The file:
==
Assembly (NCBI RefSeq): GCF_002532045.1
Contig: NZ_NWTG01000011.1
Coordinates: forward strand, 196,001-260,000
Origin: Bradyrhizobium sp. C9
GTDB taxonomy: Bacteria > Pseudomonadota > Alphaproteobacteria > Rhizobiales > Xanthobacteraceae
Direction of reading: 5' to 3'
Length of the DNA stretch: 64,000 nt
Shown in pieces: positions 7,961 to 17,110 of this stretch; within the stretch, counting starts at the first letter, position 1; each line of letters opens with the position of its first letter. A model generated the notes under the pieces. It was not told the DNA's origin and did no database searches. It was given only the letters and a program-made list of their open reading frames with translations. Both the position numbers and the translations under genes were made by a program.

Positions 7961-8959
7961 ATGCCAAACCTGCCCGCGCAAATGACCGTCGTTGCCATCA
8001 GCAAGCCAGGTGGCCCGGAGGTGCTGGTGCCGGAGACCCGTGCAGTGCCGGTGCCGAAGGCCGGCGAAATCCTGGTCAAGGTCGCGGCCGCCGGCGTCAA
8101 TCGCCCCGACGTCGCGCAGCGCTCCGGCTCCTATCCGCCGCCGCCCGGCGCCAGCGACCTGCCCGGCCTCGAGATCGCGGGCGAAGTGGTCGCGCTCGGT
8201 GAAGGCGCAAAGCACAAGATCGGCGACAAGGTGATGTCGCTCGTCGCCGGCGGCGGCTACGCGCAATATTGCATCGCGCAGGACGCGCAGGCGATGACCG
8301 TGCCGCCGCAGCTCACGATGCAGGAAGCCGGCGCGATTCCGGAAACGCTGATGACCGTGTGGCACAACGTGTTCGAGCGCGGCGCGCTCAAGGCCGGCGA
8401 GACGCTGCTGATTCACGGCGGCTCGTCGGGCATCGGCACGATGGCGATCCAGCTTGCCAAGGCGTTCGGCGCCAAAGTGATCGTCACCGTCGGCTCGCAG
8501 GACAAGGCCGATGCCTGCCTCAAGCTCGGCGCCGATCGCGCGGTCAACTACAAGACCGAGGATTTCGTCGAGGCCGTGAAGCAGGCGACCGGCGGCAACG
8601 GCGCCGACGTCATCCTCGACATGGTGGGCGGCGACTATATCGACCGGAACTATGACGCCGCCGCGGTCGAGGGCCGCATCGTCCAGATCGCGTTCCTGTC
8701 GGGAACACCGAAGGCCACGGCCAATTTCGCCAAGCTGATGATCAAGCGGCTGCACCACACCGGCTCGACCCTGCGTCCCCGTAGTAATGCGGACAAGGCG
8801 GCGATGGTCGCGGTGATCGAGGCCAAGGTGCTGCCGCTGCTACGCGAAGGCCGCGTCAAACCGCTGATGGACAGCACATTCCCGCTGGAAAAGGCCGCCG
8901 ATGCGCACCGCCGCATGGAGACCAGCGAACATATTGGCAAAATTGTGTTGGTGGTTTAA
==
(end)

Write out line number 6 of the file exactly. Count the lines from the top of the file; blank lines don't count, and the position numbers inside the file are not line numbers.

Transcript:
Direction of reading: 5' to 3'